This ESS trainer is the second in a 2-part series on correctly calculating overtime, especially when bonuses or commissions are involved. Read part one here.
Here at CEDR, we often hear variants of the following from employers who think they can exclude bonuses when calculating overtime:
I’ve been directed to call my bonuses and other incentive systems “discretionary.” So they don’t count towards the base rate of pay.
It’s important to understand the difference between outcome-based bonuses and discretionary bonuses.
Discretionary bonuses are those that are not based on an outcome, such as Christmas bonuses, because they are based on no particular criteria and of an undetermined amount. Simply put, they are at the discretion of the business owner.
Outcome-based bonuses are those that are based on sets of goals or outcomes, such as an increase in profit, number of new patients, sales, and internal referrals. These types of bonuses are actually considered wages and are factored into wages paid.
For commissions, the same holds true. These are wages based on outcomes by agreement, and are therefore promises of additional wages.
The additional amount for either an outcome-based bonus or a commission affects overtime calculations.
Let’s look at a sample overtime pay calculation. This employee earns a production-based salary and worked overtime:
A hygienist works 46 hours (6 hours of overtime). Her compensation is 33% of net production and she generates $3800.00 in net production for the week.
33% of $3800.00 = $1254.00 (earned income)
$1254.00/46 hours = $27.26 per hour, which is her regular rate of pay.
The next part gets a little tricky, but bear with me. Remember that time and a half for all hours worked over 40 is owed for overtime. Since you’ve already paid the employee $27.26 for the 6 hours of overtime, the only thing left is calculating the half time.
$27.26/2 = $13.63 per hour. Since the employee worked 6 hours of overtime, you owe an additional $13.63 x 6 hours = $81.78.
So added together, you owe the hygienist $1254.00 + $81.78.
Now, here’s an example where a bonus has to be factored in:
A front office associate works 46 hours (6 hours overtime). Her compensation is $12/hour and she earns an $80 dollar bonus for that week.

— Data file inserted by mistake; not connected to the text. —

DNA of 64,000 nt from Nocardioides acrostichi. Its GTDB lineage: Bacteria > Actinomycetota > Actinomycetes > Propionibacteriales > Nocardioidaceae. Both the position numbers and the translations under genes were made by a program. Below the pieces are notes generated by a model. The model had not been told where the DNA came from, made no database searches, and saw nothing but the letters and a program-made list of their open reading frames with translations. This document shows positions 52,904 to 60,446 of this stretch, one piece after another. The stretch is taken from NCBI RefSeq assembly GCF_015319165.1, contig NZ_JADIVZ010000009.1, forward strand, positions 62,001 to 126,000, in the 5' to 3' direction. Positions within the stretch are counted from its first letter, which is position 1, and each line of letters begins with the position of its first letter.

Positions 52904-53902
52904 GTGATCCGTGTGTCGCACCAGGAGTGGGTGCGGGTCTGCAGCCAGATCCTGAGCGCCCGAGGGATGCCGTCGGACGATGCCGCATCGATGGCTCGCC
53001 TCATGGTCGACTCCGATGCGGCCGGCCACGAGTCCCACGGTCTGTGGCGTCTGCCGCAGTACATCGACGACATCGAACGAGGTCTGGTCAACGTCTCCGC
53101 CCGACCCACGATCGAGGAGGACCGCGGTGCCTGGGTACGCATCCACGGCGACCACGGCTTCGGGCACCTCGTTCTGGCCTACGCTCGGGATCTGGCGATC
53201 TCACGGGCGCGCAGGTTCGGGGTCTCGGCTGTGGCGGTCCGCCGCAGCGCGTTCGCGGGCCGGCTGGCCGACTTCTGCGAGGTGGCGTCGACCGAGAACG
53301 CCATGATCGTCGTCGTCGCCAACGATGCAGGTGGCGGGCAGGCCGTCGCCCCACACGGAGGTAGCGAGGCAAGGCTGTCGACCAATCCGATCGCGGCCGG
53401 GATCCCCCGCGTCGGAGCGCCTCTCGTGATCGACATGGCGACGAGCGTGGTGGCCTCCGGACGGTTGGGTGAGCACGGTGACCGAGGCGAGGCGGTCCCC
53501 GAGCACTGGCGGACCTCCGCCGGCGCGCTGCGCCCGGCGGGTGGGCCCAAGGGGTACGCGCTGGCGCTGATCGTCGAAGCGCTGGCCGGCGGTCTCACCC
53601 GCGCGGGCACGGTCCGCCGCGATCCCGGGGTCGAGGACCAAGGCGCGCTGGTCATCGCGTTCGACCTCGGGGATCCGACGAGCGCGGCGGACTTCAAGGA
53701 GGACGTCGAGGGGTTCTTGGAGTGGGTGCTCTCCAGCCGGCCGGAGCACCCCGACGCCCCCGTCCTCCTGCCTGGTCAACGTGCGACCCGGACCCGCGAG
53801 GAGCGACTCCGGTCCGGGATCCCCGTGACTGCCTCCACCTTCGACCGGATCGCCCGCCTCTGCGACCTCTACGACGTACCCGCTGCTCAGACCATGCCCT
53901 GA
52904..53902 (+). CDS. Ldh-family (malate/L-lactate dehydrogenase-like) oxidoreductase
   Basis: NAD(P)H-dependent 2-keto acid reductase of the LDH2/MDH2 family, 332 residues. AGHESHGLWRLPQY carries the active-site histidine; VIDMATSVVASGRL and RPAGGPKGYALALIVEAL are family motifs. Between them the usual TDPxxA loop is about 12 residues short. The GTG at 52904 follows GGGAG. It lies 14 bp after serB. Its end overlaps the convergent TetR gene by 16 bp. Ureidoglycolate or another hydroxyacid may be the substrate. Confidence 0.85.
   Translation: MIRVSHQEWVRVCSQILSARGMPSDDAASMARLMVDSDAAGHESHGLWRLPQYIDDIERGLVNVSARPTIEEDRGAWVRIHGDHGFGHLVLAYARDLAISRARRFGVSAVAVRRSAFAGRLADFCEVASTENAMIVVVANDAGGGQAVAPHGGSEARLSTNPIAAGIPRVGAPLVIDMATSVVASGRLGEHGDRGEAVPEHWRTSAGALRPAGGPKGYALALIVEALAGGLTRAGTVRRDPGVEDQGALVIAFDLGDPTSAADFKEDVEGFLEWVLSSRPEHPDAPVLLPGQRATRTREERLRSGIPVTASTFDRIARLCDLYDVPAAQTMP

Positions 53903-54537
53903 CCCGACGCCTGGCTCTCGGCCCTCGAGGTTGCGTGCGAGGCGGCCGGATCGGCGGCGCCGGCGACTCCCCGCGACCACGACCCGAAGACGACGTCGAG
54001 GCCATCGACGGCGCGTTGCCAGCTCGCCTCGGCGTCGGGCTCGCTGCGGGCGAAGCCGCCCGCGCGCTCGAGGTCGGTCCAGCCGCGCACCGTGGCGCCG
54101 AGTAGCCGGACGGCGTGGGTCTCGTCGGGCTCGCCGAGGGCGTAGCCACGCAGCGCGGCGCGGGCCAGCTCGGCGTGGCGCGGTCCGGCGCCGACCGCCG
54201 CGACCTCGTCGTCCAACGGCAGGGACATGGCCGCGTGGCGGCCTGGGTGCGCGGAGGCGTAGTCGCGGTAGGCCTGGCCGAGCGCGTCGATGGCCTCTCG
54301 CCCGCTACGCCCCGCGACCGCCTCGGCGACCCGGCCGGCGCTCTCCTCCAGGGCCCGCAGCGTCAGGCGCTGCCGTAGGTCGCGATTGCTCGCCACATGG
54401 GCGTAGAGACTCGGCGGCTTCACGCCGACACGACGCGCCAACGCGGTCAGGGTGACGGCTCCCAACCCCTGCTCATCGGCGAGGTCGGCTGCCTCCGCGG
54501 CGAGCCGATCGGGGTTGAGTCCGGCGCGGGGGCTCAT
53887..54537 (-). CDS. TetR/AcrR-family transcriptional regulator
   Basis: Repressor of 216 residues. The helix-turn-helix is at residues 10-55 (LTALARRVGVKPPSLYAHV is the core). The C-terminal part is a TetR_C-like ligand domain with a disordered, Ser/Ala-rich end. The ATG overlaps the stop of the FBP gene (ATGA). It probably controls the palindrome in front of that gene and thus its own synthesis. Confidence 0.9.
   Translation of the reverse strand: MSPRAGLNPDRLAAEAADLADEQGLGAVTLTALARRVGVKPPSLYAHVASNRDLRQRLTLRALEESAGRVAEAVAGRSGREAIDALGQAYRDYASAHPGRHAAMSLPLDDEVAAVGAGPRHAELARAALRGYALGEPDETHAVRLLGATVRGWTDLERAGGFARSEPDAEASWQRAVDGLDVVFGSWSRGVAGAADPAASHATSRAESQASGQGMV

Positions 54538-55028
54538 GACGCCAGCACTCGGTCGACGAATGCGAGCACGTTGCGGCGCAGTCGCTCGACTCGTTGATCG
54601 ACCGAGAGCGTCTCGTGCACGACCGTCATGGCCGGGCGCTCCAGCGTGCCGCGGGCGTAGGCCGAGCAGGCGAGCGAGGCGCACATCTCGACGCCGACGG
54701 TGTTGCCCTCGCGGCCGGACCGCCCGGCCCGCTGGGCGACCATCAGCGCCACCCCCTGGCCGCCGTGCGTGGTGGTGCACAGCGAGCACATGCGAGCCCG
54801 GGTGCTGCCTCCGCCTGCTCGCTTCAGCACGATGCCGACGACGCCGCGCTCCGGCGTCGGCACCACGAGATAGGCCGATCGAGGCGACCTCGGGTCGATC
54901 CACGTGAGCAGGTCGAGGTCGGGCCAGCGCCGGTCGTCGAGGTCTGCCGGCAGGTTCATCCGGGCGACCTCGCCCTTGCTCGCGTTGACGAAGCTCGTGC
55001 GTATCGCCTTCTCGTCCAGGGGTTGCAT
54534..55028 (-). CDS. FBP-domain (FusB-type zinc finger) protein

Remember that the regular rate includes the hourly rate PLUS all other forms of compensation added up, then divided by the number of hours actually worked.
$12.00 (hourly rate) x 46 (hours) = $552.00
$80.00 bonus + $552.00 hourly wage = $632.00 (earned income)
$632.00/46 (hours) = $13.73 per hour (regular rate)
$13.74, not $12.00, is the employee’s regular rate of pay, used to determine the amount owed for overtime.
$13.74/2 = $6.87 per hour. Since the employee worked 6 hours of overtime, you owe an additional $6.86 x 6 (hours), which is an additional $41.22.
So that ends up as $552.00 + $41.22 = $593.22.
You’re probably thinking:
You mean I have to go back and recalculate what I owe anyone that worked overtime once they earn the commission or bonus?
What! You mean I have pay them overtime even though they are getting a day rate and commissions?
The answer to both is yes.
You may also be thinking that all hygienists or other highly paid professionals automatically fall under the professional exemption for overtime. But that’s not always true. Click HERE for more on that.
In short, it’s important to determine the difference between regular and hourly rates of pay because otherwise it can turn into a real mess when payday rolls around…or when the liability catches up with you. CEDR can help prevent headaches for you and your employees in these matters – just contact us at 866-414-6056.
Are your practices and policies helping to protect your medical practice from wage and hour lawsuits and penalties? Have you been calculating overtime correctly when bonuses are involved? And are your overtime policies – and ALL your other employee policies – totally in compliance with state and federal employment laws?
CEDR can help. As an ESS member, you are eligible for special savings on our individually customized, HR-compliant employee handbooks! Call us at 866-414-6056, or shoot us an email at firstname.lastname@example.org for a quick, free quote.
OR, just want to know more about overtime pay and other policy pitfalls? Check out our blog at www.cedrsolutions.com/hr-base-camp for HR knowledge, examples, and tips to help protect your practice.
Friendly Disclaimer: This article is general education and guidance and is not a substitution for legal advice. Employment issues are complicated and often require specific expert or legal guidance based on the circumstances.